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Man had no right to confront teens blasting music: Mitchell

Michael Dunn

Michael Dunn

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Updated: March 12, 2014 6:26AM



It wasn’t “loud music” that led to the killing of 17-year-old Jordan Davis in Jacksonville, Fla.

It was the misguided notion on the part of the shooter that he could force his will on teenagers.

Michael Dunn, 47, a white software engineer, is on trial for first-degree murder and three counts of attempted murder for a shooting that began with him asking a car full of black teens to turn down their loud music.

The trial is drawing to a close, with no evidence that any of the teens had guns.

Like the Trayvon Martin tragedy, where George Zimmerman felt he had a right to confront an unknown black teenager in his neighborhood, Dunn shouldn’t have said anything to these teens.

In fact, there was no reason for Dunn to think these teens were going to jump at his command as if he were the mall cop.

He’s not special. Most people can’t stand being bombarded with filthy lyrics. But we roll up our windows and keep moving.

The lyrics that pushed Dunn over the edge just happened to be by Lil Reese, a young Chicago rapper whose creative genius consists of how many ways he can call a woman a “b----” and a man a “n-----.”

“Beef” was booming when Dunn asked the teens to turn the music down. At first, the driver of the vehicle complied. Then, Davis told his friend to turn the volume back up and Dunn and the teen exchanged profanities, according to testimony.

Dunn, who had a concealed weapons permit, told police he thought Davis had a gun. After words flew back and forth, Dunn got his 9 mm handgun from his glove compartment and fired at least 10 shots at the parked vehicle, killing Davis.

Police did not find any guns or other deadly weapons in the teen’s vehicle.

After fleeing the scene and failing to report the shooting to police, Dunn is now trying to hide behind Florida’s “stand-your-ground” defense.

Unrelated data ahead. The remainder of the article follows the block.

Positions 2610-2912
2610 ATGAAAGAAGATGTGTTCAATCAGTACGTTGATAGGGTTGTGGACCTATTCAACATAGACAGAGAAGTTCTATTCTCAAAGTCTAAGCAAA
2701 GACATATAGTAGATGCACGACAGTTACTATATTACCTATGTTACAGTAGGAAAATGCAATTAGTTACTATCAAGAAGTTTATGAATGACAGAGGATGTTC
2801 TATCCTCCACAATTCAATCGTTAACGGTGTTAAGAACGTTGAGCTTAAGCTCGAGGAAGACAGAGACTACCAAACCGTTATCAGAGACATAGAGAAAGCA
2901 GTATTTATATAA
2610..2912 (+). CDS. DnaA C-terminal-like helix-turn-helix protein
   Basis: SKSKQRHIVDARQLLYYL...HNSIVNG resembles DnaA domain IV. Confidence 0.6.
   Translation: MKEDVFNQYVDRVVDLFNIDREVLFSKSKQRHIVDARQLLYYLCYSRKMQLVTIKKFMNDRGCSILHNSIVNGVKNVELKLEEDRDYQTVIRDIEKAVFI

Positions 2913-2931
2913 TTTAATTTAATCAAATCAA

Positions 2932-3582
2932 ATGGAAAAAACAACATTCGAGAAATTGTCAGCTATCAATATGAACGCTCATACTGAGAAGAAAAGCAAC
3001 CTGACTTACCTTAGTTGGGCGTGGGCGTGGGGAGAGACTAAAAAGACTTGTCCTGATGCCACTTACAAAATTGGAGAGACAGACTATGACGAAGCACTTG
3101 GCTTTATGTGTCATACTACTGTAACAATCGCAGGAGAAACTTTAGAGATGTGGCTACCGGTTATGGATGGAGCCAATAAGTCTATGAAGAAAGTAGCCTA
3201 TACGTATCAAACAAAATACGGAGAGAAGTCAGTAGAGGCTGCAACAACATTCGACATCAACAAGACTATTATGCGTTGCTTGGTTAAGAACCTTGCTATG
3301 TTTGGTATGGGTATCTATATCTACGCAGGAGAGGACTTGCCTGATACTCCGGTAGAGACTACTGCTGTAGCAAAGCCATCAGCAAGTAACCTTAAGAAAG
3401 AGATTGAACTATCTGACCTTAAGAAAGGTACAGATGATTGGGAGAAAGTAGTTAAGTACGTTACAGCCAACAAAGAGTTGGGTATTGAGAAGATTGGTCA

“Dunn had every right not to be a victim,” his defense attorney, Cory Strolla, told the jury, according to the Associated Press.

But in this situation, Dunn was far from being a victim.

The teens didn’t drag him out of his car and physically attack him, nor did they harass his girlfriend when she got out of the car to go inside of the store.

What they did was disrespect Dunn’s authority, and apparently that was enough to turn him into an armed aggressor.

Had he not said a word to these teens, none of this would have occurred.

Perhaps, Dunn was emboldened by his “conceal-and-carry” privileges, but he mishandled this situation and is responsible for the death of another unarmed black teenager.

Yes, these teens could have responded differently. They could have said “yes, sir,” and turned down the volume. And I don’t condone teens cursing out adults.

If the teens were breaking the law by playing loud music, Dunn should have called the police, not acted like he was the police.

Frankly, I could understand Dunn confronting the teens had they parked SUV outside his home and bombarded the block with Lil Reese.

But these teens were parked in a gas station/convenience store parking lot.

The most Dunn should have done was complain to the store’s management and ask them to address the nuisance. Instead, Dunn went Rambo. That’s just wrong.

Dunn has the right to hate rowdy behavior.

But he had no right to kill.

For that, I hope the jury puts him in prison where loud music will be the least of his worries.

Email: marym@suntimes.com

Twitter: @MaryMitchellCST



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